In 2014, I ran my fastest half marathon, breaking through the 2-hour mark for the first time, crossing over the finish line at a stunning 1:59:11. It was barely under 2 hours, but it was under nonetheless. Then I stopped racing road halfs and dug more deeply into trail and ultra running, which is really where my passion lies.
But this year, I decided to do another road half – really because of one specific reason:
After an incredible spring of running the 30-mile Art Loeb trail and racing Yamacraw 50k again, I came into the summer on a DNF. I attempted a 50-mile trail race, and dropped out at around mile 21. While I do not think dropping was the wrong decision on that day, it still felt like a kick to the stomach. I didn’t like thinking about it let alone talking about it. Which is why you have likely not heard anything about it.
With the summer approaching, my motivation to run was all but gone. My confidence in my own running abilities was just shot. I had planned a pretty ambitious year, and I didn’t think I could do any of it any more. Toeing the line at another ultra seemed like a terrible idea.
So I decided to go small and build back up, snagging wins along the way. I don’t mean medals and awards – but injections of confidence: I can run, I can work hard, I can achieve. And that’s just what I did. With Doug’s guidance, I got into speedwork like never before. At first, I wanted to go for a 5k PR, but shortly into that, I thought it wasn’t enough. I wanted to dig deeper, so I set my sights instead on the Evansville Half. This would mean hard track workouts under the blazing summer sun. Tough tempo runs through the streets of Evansville under the blazing summer sun. Long runs with speed work – under the blazing summer sun.
While the miles wouldn’t be quite as long as what I had gotten used to in training for ultras, they would be tougher miles. And I loved it. Heading to the track to bust out 400s, 800s, and 1600s at paces I had never run before was incredible. I could feel myself getting stronger, and the confidence that has come with that is priceless.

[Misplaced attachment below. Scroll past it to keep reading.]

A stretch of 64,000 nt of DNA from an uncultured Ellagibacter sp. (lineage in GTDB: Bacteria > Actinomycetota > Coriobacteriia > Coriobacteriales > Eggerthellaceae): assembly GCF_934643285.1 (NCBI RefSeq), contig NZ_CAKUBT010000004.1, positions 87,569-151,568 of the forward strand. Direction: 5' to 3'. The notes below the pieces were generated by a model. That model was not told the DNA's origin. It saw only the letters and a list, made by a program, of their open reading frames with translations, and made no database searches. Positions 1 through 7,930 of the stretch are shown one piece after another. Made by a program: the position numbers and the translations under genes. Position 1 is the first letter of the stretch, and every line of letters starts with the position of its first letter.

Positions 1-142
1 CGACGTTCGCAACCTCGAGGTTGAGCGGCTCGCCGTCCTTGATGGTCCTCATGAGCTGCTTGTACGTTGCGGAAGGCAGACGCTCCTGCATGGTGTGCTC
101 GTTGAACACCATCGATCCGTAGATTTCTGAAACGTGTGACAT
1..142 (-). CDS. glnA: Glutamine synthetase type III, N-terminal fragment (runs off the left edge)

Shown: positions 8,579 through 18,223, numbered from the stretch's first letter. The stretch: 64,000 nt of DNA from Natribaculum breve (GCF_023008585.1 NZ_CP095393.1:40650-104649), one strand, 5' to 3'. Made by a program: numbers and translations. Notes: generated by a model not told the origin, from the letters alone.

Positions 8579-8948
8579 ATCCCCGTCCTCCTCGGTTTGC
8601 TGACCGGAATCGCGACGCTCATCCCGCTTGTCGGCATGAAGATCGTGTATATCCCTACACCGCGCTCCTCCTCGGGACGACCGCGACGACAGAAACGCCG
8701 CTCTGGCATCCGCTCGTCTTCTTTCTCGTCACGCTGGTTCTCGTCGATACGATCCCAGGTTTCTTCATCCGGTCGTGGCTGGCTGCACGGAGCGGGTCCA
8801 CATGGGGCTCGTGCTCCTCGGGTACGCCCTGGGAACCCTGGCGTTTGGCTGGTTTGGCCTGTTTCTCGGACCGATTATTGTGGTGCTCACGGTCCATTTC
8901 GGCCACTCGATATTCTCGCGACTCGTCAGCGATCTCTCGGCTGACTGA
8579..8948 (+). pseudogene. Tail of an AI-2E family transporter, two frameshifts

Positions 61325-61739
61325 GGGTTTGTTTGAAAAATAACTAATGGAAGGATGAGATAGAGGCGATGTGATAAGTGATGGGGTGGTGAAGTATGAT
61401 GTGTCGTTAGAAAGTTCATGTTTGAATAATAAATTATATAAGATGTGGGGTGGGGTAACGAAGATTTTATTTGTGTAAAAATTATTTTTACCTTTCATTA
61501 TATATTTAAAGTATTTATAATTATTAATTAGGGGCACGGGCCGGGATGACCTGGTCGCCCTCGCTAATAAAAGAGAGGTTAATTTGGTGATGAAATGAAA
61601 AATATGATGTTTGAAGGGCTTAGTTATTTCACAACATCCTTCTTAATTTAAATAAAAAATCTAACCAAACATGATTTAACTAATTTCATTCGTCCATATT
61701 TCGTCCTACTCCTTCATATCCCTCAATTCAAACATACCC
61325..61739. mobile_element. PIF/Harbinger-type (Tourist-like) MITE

A few weeks before the race, I hit the road for the longest run of the cycle. It was 15 miles, with the first three miles at race pace and the last 3-5 miles also at race pace. When I finished, I had busted my half marathon PR by three minutes. So that sort of set my goal for the race even higher. Not only do I need to break by PR from 2014, but I also wanted to break my NEW PR from a training run.
I was thrilled.
I got into the starting corral on October 14 with a few thousand other runners, ready to tour the city and see what I’m capable of.
The Evansville Half Marathon course is flat and fast. The first 8 miles, there are basically no hills at all. The last 5 get a little rolly – with 4- to 5-foot hills, which can seen a little insurmountable after running hard on flat roads for so long.
Ashley rode her bike through town to see me at a few places along the course, which was always a welcome boost. She waved and yelled, and I grinned and ran.
The first few miles, I eased up to my sub-8:30 pace, and it really felt pretty comfortable. My legs were turning over well, and my breathing wasn’t too labored. Eventually, it would start to feel more difficult to keep that pace during those last 5 miles. When the going got tough, I turned up my tunes and focused on keeping my form under control. Turning corners, climbing little hills, wincing into the bright sun and blue sky.
I knew this is what I worked hard all summer to do. I knew that I could do the distance; I knew I could hold the pace.
I picked up the pace slightly over the last 1 or 2 miles – or at least increased the effort. The finish line came into view. I locked eyes on that big inflatable frame.
At 1:52:36, I crossed through. Tired, sore, sweaty.
Proud, confident, strong.